Researchers developing innovative biological and chemical techniques to image and diagnose cancer, have recently been investigating the use of magnetic beads in cancer diagnosis.
The origin of an innate ability the brain has to protect itself from damage that occurs in stroke has been explained for the first time.
Pour on the olive oil, preferably over fish and vegetables: One of the longest and most scientific tests of a Mediterranean diet suggests this style of eating can cut the chance of suffering heart-related problems, especially strokes, in older people at high risk of them.
A panel of advisers to the European Union's health agency has again rejected Vivus Inc.'s weight-loss drug for sale in Europe. Vivus, based in Mountain View, Calif., said that the Committee for Medicinal Products for Human Use confirmed its October decision to decline an application to sell the drug under the name Qsiva.
Reports that milk in the Balkans has been contaminated by a cancer-causing toxin have triggered a major health scare throughout the region, with authorities appealing for calm before official tests are conclusive. Senior agriculture official Goran Jesic claims on his website that out of 35 tested...
A patient being treated for a mysterious SARS-like virus has died, a British hospital said Tuesday. Queen Elizabeth Hospital in Birmingham, central England, said the coronavirus victim was also being treated for "a long-term, complex unrelated health problem" and already had a compromised immune...
Three horse carcasses that tested positive for the equine drug bute may have entered the human food chain in France, the British government said Thursday. Environment Minister David Heath told the House of Commons that eight horses from British abattoirs had tested positive for bute, and "three...
A fossilized bone fragment found buried deep in the soil of a Serbian cave is causing scientists to reconsider what happened during a critical period in human development. The fragment is now securely dated to be at least 397,000 years old and could even be older than 525,000 years.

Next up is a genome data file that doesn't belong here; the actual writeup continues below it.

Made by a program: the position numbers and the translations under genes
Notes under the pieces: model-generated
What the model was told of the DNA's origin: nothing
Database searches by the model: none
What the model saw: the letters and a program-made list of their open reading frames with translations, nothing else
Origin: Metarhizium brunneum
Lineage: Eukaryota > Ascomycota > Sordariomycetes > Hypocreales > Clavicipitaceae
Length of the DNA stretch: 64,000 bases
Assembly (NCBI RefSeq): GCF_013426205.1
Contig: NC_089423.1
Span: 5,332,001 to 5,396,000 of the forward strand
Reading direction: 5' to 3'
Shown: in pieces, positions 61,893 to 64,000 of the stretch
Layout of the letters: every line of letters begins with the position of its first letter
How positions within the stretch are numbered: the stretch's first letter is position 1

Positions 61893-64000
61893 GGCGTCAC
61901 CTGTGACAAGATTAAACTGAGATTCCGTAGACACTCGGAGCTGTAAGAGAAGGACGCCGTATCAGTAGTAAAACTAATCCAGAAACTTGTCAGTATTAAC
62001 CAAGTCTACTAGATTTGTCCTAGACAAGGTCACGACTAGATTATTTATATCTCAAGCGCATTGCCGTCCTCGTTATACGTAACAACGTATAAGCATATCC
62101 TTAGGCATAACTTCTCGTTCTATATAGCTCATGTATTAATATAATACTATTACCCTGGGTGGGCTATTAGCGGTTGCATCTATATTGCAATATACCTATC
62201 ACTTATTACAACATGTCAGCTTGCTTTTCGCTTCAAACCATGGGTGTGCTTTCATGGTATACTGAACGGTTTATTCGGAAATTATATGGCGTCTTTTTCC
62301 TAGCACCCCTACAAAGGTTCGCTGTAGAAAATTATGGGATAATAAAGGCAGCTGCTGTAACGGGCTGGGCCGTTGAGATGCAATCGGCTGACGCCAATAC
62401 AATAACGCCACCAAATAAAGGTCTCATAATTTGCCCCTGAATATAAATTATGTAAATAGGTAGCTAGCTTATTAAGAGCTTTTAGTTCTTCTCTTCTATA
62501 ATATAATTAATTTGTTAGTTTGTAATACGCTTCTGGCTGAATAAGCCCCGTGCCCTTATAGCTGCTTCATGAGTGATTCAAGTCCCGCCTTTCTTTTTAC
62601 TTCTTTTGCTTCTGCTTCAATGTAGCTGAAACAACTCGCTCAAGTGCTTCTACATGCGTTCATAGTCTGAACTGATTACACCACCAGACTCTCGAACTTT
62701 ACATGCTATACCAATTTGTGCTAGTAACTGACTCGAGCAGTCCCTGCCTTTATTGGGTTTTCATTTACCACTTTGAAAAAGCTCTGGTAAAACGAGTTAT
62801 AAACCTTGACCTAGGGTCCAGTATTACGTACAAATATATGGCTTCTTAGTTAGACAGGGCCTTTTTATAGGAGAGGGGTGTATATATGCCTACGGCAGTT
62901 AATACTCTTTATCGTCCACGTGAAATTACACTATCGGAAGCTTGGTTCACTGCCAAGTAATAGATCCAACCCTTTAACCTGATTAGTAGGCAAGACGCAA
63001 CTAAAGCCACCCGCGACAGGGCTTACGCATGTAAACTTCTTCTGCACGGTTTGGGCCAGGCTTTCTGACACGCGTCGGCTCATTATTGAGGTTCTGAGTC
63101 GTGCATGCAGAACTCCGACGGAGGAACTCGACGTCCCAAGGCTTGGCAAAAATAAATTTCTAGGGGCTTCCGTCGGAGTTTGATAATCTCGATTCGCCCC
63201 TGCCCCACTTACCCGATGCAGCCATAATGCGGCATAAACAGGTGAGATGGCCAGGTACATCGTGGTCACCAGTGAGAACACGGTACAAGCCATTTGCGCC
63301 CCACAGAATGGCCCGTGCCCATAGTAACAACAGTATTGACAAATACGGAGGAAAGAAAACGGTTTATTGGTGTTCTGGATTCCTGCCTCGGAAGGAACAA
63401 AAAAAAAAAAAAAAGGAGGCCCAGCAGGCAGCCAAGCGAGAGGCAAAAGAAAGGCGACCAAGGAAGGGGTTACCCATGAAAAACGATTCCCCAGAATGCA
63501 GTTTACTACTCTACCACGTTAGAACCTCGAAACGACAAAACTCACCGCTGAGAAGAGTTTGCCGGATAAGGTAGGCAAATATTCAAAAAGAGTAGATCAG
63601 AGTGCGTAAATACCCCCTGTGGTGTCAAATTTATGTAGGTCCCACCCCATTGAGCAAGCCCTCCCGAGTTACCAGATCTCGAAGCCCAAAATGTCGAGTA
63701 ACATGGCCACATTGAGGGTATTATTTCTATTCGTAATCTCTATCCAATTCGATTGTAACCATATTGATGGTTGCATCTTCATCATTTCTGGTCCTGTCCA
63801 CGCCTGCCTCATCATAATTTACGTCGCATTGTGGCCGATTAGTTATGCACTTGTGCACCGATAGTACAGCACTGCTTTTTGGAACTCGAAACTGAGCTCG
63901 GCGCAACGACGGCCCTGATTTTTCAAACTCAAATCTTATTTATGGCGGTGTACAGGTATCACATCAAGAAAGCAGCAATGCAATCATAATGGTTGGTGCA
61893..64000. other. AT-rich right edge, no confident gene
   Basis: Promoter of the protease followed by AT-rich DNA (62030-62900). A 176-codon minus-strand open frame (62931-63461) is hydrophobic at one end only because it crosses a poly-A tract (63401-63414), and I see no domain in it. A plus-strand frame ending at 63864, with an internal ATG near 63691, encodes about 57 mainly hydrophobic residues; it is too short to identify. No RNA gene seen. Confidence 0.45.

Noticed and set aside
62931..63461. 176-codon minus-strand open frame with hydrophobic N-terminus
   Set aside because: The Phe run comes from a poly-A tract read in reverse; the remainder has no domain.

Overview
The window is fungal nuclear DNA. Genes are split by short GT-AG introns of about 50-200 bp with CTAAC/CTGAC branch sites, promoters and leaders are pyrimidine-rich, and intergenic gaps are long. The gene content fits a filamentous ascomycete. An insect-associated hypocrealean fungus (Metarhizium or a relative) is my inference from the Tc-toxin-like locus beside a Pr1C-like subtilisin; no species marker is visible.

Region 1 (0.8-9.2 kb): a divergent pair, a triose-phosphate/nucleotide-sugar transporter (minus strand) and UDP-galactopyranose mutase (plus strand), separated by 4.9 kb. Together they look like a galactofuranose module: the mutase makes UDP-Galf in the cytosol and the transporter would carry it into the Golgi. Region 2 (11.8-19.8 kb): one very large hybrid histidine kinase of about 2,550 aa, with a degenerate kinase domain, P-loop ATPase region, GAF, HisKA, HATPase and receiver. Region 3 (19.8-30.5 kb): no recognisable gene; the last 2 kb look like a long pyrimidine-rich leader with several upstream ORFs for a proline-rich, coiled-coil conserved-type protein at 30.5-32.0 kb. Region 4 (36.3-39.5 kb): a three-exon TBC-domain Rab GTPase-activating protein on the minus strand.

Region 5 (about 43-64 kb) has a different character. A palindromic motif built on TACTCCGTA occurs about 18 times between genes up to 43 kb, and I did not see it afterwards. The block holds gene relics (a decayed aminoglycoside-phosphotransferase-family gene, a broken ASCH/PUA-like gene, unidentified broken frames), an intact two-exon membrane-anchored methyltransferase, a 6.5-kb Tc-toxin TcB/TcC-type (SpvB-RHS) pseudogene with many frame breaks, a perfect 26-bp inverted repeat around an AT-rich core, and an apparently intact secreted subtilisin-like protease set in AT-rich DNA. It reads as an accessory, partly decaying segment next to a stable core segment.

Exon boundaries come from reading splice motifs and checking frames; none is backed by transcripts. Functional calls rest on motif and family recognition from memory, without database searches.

A single embryonic stem cell can develop into more than 200 specialized cell types that make up our body. This maturation process is called differentiation and is tightly regulated through strict control of gene activity. If the regulation is lost, specialized cells cannot develop correctly during development. In adulthood, the specialized cells may forget their identity and develop into cancer cells.
Artificial bone, created using stem cells and a new lightweight plastic, could soon be used to heal shattered limbs. The use of bone stem cells combined with a degradable rigid material that inserts into broken bones and encourages real bone to re-grow has been developed at the Universities of Edinburgh and Southampton.
How, when and where a pathogen is transmitted between two individuals in a population is crucial in understanding and predicting how a disease will spread. New research has laid the foundation for a new generation of zoonotic disease spreading models, which could allow for more targeted prevention strategies.
Scientists recently reviewed an important, but so far neglected, part of metabolism, namely metabolite damage-control and present a comprehensive overview of the known reactions generating unwanted small molecules in the cell as well as of the corresponding control mechanisms.
At least one in five people in countries for which data are available were infected with influenza during the first year of the 2009 H1N1 pandemic, according to a new study. The highest rates of infection were in children, with 47 per cent of those aged five to 19 showing signs of having caught the virus.